Trade shows: How many is too many?

Liz WalzThe National Marine Manufacturers Association (NMMA) announced this morning that it’s combining its Marine Aftermarket Accessories Trade Show (MAATS) with the fall 2010 International Boatbuilder’s Exhibition and Conference (IBEX).

This news doesn’t come as a surprise. Trade show producers run a business just like the rest of us, and when times are tough, consolidation is a natural consideration. Plus, it wasn’t THAT long ago that the industry had only one big show, IMTEC.

In reading the message between the lines, it’s clear to me that NMMA has some nostalgia for those days gone by and with good reason. For many years, IMTEC was known for being quite successful, and as its producer, NMMA benefitted from that success, as did its membership. But the association isn’t alone in missing those days. Even those of us who’ve never been to IMTEC can understand the appeal of getting the entire boating industry together in one location every year and the potential benefits.

The question we must ask ourselves in considering consolidation is whether the benefits outweigh what is being sacrificed. Are the efficiencies and industry networking opportunities generated by combining shows worth giving up some of the unique and specialized features that may go by the wayside? The answers to these questions aren’t simple and must be answered on a show-by-show basis. In addition, consolidation is often a process, not a one-time decision. As history has proven, it takes time for producers to discover whether they can adapt to the needs of the majority, while continuing to serve those of each individual group.

What I do know is that these times are different than any other the industry has experienced. As much as we long for the opportunity to revisit the IMTEC of years past, much has changed since then.

Perhaps one of the most significant changes has been the realization of the importance of marine retailing success in the health of the entire industry. Never before has it been more essential for dealers to be able to share best practices and learn from leading experts in boat sales, service and operations. That’s why we believe so passionately in the future of the Marine Dealer Conference & Expo, being held this November in Orlando. Boating Industry magazine has signed a five-year contract with the Marine Retailers Association of America to produce the event because we believe it’s the right thing not only for the dealers, but for the entire industry. And from what we’ve observed, the industry agrees. Not only has the event been growing rapidly in attendance and industry support, the line-up of more than 15 seminars jam-packed with real-world solutions represents an educational and networking opportunity the likes of which this industry has never before experienced.

The industry’s needs today are unique and ever-changing. As trade show producers work to meet them, the best tool marine professionals can provide is their direct and honest feedback. What are your needs and how can we serve them?


  1. Liz,

    Those of us who have been around long enough to have attended a dozen or more IMTEC shows, and watched the progression of recreational marine industry shows in general, know that the reduction in the total number of shows is a case of strangling the golden goose.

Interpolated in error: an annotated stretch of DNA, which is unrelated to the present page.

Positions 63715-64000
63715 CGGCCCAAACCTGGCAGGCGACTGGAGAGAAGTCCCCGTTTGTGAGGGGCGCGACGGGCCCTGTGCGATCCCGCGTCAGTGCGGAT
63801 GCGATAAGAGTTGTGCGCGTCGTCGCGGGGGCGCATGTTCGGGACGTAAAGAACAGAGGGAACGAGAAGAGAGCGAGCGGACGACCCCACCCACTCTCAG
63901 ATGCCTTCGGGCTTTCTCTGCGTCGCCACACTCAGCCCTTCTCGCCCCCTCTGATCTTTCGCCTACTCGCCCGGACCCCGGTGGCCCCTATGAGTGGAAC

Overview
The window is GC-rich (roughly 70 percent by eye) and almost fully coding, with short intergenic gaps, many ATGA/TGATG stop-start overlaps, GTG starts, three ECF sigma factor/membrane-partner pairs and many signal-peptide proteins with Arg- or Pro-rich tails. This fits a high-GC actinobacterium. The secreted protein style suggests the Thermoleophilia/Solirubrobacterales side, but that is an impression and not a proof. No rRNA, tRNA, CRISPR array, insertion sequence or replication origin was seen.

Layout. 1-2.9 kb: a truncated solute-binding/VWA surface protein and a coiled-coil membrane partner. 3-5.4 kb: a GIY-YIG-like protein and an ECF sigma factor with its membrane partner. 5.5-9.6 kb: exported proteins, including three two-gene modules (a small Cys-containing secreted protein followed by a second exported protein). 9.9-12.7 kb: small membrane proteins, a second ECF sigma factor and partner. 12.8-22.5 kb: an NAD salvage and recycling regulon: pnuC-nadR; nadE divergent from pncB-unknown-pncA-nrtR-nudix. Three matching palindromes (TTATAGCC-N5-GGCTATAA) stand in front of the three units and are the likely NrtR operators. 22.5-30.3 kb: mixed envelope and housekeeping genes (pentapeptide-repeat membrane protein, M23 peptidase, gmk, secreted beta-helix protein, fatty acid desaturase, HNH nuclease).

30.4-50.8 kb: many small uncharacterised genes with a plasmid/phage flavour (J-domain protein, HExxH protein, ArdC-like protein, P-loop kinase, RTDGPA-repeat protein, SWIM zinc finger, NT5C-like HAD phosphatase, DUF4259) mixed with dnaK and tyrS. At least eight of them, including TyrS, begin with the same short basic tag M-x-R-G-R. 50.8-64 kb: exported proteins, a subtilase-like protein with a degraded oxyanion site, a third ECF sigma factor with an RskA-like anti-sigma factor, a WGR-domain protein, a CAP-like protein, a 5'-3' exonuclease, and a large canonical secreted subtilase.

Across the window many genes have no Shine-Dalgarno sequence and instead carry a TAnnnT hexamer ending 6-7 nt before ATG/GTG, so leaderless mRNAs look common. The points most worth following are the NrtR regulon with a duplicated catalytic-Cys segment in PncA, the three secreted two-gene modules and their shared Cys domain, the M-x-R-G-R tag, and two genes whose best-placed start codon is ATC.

The earlier profitability of shows for the show producers encouraged the proliferation of the number of shows. Venue’s became more expensive. Local labor, especially when unionized, became more difficult and expensive to deal with. Show managers became more truculent and less accommodating. All while promoters constantly beat the “be there or be labelled as belly up” drum. The result is that a commitment to a major show presence generally requires annually more dollars than the average marine firm can sustain. Add the recession, and just about everyone’s back is broken.

    Going forward the only answer is to consolidate into a manageable number of shows that will return genuine value for marketing dollars spent. Whether the competing show producers can, as a group, make that happen is a good question.

  2. Phil: Ah yes, the “joys” of exhibiting at IMTEC in Chicago. Remember when you had to get a union electrician to screw in your lightbulbs in your booth? They always managed to get there just after the regular 8-hour shift, so we had to pay time and a half for the electrician and his assistant, who handed him the light bulb. Then,finally, the NMMA came out crowing that they had finally negotiated a new contract that would allow exhibitors to chane their own lightbulbs, but we still weren’t allowed to plug them into the electric circuit ourselves. It was hailed by the NMMA show manager as a major victory! Jim

  3. Liz – interesting way to plug your event.

  4. We are a small repair shop, and most of these shows are geared for high volume mass produceing builders. We attend because we like to see what is new and coming down the line, so to speak, that we are going to have to repair soon enough. It would be nice to have larger, but consolidated shows, instead of a small shops like ourselves that are trying to keep up with whats new and coming,trying to decide which show might be most benificial and chance missing something interesting at a show that we did not have the funds to attend.
    I also like the shows to be in the winter, when it slow time for most dealers, repair shop etc, instead of the fall, our busy time ?? Who thought that was a good idea ??

  5. yeah,he question we must ask ourselves in considering consolidation is whether the benefits outweigh what is being sacrificed.

Leave a Reply

Your email address will not be published. Required fields are marked *